Hospitals, large health networks and small care providers are all experimenting with social media and content marketing at rapid rates to attract new patients, improve the patient experience or even support patients’ self-management. While the goals of these organizations likely vary based on the distinct characteristics of each one, the metrics for success in content marketing remain relatively similar.
We’ve outlined 9 metrics healthcare organizations can track to ensure their content marketing effectively supports their goals:
1. How long do site visitors stay on your blog?
A simple way to determine whether people are reading your practice or hospital’s blog is to track the length of time spent on each blog post. You can measure this by using Google Analytics, a free tool that allows you to measure the most commonly used metrics for tracking the marketing performance of a blog or website.
2. What is the bounce rate of your content?
Bounce rate is a metric content marketers commonly track. The more people who visit your site and leave immediately leave, the higher the bounce rate of your site or blog. Thus, lower bounce rates indicate that people are interested in the topic being discussed.
3. What percentage of visitors are taking desired action steps?
For every piece of content produced, you must always have a call to action. What do you want your audience to do after engaging with your content? You can track this action in Google Analytics by measuring how many of your visitors are clicking the call-to-actions you place throughout your blog posts or web pages.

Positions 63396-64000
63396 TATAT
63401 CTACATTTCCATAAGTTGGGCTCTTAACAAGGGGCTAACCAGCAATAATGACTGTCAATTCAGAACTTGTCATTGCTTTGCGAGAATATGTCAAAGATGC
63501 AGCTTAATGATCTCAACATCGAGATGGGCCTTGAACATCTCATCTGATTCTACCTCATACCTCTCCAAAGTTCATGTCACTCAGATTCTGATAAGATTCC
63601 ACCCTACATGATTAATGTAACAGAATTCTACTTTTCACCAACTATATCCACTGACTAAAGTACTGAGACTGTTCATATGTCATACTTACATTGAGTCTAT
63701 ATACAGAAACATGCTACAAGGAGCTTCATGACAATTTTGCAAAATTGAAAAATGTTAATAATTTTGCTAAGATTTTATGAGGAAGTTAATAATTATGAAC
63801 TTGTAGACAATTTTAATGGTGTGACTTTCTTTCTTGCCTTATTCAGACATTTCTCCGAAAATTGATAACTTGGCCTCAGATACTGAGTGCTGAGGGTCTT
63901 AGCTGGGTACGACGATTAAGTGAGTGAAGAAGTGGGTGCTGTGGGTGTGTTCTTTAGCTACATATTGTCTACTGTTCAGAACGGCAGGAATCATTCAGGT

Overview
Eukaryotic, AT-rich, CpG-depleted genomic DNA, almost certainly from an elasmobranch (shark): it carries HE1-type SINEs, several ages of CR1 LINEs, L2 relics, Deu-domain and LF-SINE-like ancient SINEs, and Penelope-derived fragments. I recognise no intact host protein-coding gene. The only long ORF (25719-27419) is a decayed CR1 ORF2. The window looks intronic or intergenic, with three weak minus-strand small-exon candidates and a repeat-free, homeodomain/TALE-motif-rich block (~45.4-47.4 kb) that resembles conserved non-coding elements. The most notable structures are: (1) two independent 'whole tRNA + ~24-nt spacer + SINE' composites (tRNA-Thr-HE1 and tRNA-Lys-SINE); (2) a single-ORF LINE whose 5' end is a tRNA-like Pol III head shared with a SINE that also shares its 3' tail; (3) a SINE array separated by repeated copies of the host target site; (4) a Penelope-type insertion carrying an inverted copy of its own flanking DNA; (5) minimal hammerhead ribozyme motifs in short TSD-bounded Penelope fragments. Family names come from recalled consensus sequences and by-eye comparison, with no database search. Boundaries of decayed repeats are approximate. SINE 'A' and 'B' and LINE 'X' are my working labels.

4. How many people are submitting requests for more information from a health expert?
The simplest way to track request submissions is by creating request forms that store submission requests in a format that can be exported to Excel. At the end of each month, you can extract a list of the submission requests to determine how many people requested information from a health expert.
5. How many people are downloading supplementary content?
The easiest way to track content downloads, again, is by creating forms that have a dashboard where you can extract the details of who downloaded a piece of content. There are many plugins of this nature for blogs or websites built on web hosts like WordPress. You can, alternatively, create links that track the number of clicks associated with your download forms using Google Analytics’ Event Tracking code.
6. How many people are requesting an appointment?
Measurements of this metric will depend on whether patients or consumers can request an appointment through a page housed on your blog, official website or 3rd party. Depending on which of these scenarios matches your organization, you could either use Google Analytics’ Event Tracking code or data collected through a form.
7. How many people are watching videos?
Rather than uploading videos directly to your blog or website, consider using YouTube. This video platform has a comprehensive analytics dashboard you can use to measure the performance of your videos by days, months, or years.
8. How many people are attending community seminars?
When registering for community seminars patients should be encouraged to indicate how they heard about the seminar and whether they already follow your organization’s social channels. Those in charge of your content marketing program will need to work collaboratively with the people managing your community seminars to collect the data necessary to measure the impact of your social media efforts.
9. Is patient adherence improved with those who read your content or interact with your organization via social media?
How patient adherence is measured in relation to your content marketing program will depend heavily on the type of clinical data system your organization uses. The process for recording which patients are engaged in your social community should be outlined well in advance of launching your content marketing program’s effectiveness so that comparing clinical utilization is straightforward.
Are you currently using content marketing in your physician practice or hospital? What other metrics do you track to measure the performance of your content marketing?
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